In September 1812, having completed its famous flanking march, the Russian army found itself on the territory of the modern Kaluga region. The state of the army was by no means brilliant. And it was not only the big losses that were natural for such a battle. The morale of the Russian soldiers and officers was difficult. Until the last minute, no one wanted to believe that Moscow would be surrendered to the enemy. And the movement of troops through the empty city before our eyes left the most difficult impression on all its participants.
In a letter to Alexander I dated September 4, Kutuzov reported:
"All the treasures, the arsenal, and almost all property, both state-owned and private, have been removed from Moscow."
In fact, the values that were left in the city can shake any imagination. It just hurts to read the endless list weapons and equipment, which included 156 guns, 74 974 guns, 39 846 sabers, 27 119 gun shells. The situation was even worse with the priceless military relics. The French got 608 old Russian banners and more than 1 standards, which, of course, was a terrible shame. The amount and value of food, industrial goods, treasures and works of art left in the city is impossible not only to calculate, but even to imagine. But most of all, the army was shocked by the fact that about 000 thousand wounded were left in the city (many said they were abandoned). A.P. Ermolov recalled:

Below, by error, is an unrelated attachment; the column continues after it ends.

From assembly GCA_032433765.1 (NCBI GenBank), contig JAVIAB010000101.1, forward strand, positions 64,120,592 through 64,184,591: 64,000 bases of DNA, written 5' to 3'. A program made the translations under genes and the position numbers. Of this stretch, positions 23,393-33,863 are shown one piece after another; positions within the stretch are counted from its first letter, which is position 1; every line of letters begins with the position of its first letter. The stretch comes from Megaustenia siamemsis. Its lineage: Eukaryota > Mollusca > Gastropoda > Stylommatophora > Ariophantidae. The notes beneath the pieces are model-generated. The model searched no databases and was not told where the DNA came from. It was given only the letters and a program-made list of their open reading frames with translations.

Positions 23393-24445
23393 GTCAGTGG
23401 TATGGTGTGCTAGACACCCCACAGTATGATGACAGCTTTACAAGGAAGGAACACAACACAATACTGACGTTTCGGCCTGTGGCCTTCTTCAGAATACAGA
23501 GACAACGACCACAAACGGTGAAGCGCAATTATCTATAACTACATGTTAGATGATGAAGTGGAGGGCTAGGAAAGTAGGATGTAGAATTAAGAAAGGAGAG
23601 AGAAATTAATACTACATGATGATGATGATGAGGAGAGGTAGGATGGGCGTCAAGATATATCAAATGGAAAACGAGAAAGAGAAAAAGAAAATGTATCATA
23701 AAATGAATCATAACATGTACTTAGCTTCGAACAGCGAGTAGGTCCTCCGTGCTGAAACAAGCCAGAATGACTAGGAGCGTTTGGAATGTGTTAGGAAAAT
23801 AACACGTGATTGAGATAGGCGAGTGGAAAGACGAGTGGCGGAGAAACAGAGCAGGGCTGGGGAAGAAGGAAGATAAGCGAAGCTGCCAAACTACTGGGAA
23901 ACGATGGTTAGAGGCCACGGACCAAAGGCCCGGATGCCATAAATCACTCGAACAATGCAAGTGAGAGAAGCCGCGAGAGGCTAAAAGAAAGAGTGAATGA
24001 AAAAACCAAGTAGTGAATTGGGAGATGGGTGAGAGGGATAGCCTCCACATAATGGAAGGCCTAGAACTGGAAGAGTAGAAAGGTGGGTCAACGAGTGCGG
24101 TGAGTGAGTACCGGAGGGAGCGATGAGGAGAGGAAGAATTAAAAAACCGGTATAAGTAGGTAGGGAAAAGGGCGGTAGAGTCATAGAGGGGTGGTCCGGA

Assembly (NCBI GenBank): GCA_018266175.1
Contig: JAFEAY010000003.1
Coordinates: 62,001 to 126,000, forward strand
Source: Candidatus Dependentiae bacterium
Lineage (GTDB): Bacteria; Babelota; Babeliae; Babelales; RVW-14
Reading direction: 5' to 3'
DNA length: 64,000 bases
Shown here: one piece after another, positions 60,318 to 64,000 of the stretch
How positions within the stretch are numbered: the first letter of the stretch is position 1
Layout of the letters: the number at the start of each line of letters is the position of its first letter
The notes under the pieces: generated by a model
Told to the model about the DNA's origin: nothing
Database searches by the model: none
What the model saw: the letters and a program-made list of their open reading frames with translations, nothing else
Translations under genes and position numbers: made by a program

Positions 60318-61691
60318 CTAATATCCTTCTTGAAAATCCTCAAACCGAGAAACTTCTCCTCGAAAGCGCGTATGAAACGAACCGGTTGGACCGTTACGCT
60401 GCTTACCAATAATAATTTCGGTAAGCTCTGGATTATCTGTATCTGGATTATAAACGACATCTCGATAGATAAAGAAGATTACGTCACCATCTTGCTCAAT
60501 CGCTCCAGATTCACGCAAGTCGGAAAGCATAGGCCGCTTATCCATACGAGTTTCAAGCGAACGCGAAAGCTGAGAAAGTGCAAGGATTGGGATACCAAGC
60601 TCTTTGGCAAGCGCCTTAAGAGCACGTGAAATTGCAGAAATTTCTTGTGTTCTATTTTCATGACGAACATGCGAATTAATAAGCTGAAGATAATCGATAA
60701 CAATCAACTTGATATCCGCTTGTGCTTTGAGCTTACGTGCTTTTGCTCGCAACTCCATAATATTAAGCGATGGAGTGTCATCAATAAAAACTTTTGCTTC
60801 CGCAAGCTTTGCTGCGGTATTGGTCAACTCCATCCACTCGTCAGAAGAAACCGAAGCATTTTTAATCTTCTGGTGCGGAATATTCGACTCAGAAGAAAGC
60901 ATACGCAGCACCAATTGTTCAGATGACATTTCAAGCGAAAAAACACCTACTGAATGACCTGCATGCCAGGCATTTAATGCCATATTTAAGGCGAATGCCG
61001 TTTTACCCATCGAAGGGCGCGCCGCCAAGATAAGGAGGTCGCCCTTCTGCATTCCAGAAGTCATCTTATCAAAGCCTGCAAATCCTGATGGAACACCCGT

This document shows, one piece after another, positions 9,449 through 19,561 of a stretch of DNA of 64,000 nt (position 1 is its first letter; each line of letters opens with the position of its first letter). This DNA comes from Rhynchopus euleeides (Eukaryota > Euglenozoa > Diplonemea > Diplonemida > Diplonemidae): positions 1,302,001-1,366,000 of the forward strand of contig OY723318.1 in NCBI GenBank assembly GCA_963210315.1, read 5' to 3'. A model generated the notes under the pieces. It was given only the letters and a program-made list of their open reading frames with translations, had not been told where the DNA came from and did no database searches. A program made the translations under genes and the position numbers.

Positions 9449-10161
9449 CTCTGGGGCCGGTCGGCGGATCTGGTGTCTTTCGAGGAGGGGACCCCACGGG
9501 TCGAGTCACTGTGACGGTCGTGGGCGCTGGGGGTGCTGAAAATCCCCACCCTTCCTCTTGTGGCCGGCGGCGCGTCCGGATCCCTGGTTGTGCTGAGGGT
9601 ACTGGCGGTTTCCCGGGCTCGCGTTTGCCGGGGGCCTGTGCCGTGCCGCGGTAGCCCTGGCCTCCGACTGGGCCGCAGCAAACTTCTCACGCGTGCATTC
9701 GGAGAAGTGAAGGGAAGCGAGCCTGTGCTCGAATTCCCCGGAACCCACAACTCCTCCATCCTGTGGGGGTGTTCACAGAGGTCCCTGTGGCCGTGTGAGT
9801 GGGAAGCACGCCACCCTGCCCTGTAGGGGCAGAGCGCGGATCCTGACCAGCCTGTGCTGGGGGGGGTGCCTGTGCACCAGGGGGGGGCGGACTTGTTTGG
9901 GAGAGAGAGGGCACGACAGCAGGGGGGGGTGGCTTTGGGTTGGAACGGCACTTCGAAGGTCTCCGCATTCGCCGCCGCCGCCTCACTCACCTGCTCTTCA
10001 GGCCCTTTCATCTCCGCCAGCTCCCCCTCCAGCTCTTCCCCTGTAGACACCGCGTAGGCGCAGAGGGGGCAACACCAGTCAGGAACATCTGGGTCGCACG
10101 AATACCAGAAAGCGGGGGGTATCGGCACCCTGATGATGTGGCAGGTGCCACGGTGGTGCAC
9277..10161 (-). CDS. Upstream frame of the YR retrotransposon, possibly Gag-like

"My soul was torn apart by the groan of the wounded, left at the mercy of the enemy."
But before that Barclay de Tolly, in his retreat from the western borders of the empire, "on his way he did not leave behind not only a single cannon, but not even a single cart"(Butenev) and"not a single wounded"(Caulaincourt).
It is not surprising that Kutuzov left Moscow "so that, as long as possible, not to meet with anyone"(Testimony of A. B. Golitsyn). He already knew that the troops called him “The darkest prince"(FV Rostopchin and A. Ya. Bulgakov write about this). He also knew that many
"They rip off their uniforms, not wanting to serve after the vilified surrender of Moscow." (certificate of S.I.Maevsky - chief of Kutuzov's office)
It is difficult to remember this, however, as L. Feuerbach, now half-forgotten, said,
"A look into the past is always a prick in the heart."
The words of General P.I.Batov will also be in place:
«History do not need to correct, otherwise she will have nothing to learn. "
As Publius Cyrus rightly remarked,
"Today is a pupil of yesterday."
And Vasily Klyuchevsky liked to say:
"History is not a teacher, but a warden ... She does not teach anything, but only punishes for ignorance of the lessons."
The situation in the Tarutino camp
After the battle at Borodino, Kutuzov sent the news of the victory to St. Petersburg. And therefore, instead of reinforcements, they sent him a field marshal's baton and 100 thousand rubles from the capital. Kutuzov still had 87 thousand soldiers under his command, 14 thousand Cossacks and 622 guns, but their combat effectiveness raised doubts: “Troops in decay", - stated NN Raevsky sadly.